It’s 3 a.m. in Stoneleigh, Massachusetts. Can you imagine all the trouble brewing there? Stephen Amidon can, and he offers a generous helping of it in his fast-paced, stylish suburban mystery/thriller, Security.

Edward Inman is the owner of Stoneleigh Security, a low-pressure business in this sleepy college town “with a crime rate equal to a sedate Swiss canton.” Still, Edward’s night terrors have gotten so severe he’s taken to leaving his home in the middle of the night to prowl the empty homes of absent clients. Edward, whose wife is an ambitious town selectman planning a mayoral campaign, is simultaneously excited and dismayed at the prospect of rekindling a relationship with his former lover, Kathryn Williams, a single mother beset by the problems of her college dropout son, Conor.

Tension builds slowly in the first half of the novel, as Amidon establishes the complex web of relationships among his characters. In addition to the Inman and Williams families, there’s Angela, a student at Mt. Stoneleigh College, and Stuart Symes, the creative writing teacher and failed novelist with whom she’s been having an affair; another student, Mary Steckl, and her alcoholic father Walter, notorious for his frequent brushes with Stoneleigh’s authorities; and Doyle Cutler, a vaguely sinister businessman who’s made his fortune in the “debt management industry.”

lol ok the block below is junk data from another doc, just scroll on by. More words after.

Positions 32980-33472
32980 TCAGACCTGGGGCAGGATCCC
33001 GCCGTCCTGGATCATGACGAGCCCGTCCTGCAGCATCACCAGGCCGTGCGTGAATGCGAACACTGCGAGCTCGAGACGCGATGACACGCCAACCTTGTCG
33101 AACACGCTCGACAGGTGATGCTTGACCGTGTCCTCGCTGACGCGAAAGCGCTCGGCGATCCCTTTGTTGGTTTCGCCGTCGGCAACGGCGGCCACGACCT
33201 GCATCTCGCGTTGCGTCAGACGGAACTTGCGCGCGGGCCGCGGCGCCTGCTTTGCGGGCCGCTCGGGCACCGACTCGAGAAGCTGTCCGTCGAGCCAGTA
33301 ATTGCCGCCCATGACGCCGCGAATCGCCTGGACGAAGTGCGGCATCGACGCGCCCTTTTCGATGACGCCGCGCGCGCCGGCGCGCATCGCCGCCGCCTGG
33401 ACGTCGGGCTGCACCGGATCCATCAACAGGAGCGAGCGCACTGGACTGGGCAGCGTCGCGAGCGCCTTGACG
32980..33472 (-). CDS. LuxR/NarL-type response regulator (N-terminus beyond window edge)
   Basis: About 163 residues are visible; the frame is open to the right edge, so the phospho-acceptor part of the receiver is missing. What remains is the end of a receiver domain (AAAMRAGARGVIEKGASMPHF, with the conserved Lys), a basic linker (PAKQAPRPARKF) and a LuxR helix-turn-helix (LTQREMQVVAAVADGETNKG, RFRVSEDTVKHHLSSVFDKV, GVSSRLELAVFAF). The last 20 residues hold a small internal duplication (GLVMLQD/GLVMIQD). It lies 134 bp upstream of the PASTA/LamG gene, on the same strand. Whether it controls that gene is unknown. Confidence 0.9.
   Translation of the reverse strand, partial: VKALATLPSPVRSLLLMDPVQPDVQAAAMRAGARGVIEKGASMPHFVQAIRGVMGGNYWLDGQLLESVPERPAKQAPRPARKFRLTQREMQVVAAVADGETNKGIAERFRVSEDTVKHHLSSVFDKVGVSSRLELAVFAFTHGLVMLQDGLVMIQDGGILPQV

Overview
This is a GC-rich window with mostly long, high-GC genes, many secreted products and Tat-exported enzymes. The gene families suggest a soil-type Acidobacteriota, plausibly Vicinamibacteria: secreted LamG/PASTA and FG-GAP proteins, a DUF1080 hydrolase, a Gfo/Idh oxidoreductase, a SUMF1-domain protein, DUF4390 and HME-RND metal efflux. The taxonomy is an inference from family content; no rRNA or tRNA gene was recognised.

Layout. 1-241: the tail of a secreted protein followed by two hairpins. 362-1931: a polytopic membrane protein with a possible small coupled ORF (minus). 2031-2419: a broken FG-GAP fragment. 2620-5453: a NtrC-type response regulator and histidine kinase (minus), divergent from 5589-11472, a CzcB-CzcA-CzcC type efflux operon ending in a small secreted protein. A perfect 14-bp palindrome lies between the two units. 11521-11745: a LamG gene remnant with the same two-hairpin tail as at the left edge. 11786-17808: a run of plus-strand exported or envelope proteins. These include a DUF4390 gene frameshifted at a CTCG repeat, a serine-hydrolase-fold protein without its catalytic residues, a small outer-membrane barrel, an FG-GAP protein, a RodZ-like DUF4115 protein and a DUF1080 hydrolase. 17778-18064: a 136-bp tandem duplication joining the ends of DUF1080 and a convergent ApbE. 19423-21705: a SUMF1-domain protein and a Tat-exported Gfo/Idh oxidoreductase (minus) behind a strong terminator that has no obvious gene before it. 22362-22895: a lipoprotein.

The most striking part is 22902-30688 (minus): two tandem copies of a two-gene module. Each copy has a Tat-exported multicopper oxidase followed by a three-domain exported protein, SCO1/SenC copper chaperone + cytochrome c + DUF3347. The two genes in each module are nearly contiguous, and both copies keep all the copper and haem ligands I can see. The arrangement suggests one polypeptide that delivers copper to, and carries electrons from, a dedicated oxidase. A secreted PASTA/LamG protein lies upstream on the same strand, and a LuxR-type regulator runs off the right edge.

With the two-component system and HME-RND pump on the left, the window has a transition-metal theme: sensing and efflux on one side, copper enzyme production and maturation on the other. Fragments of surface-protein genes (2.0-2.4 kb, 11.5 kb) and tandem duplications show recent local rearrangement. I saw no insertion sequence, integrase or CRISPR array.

The pace of Security accelerates dramatically in its second half, when police respond to a 911 call and find Mary severely beaten in the kitchen of her home, her father standing nearby and unable to remember anything of the evening’s events. But when her account of the incident changes, the cloud of suspicion slowly shifts from Walter to men like Conor Williams, Stuart Symes and Doyle Cutler, each one possessing a secret he’s desperate to hide. As the crisis in his personal life escalates, Edward Inman struggles to discover what happened that night.

Amidon’s plotting is crisp and assured and his depiction of disturbing secrets embedded just below the surface of placid suburban life has the feeling of truth. It’s a territory he knows well and in Security he’s successfully made it his own.

Harvey Freedenberg writes from Harrisburg, Pennsylvania.

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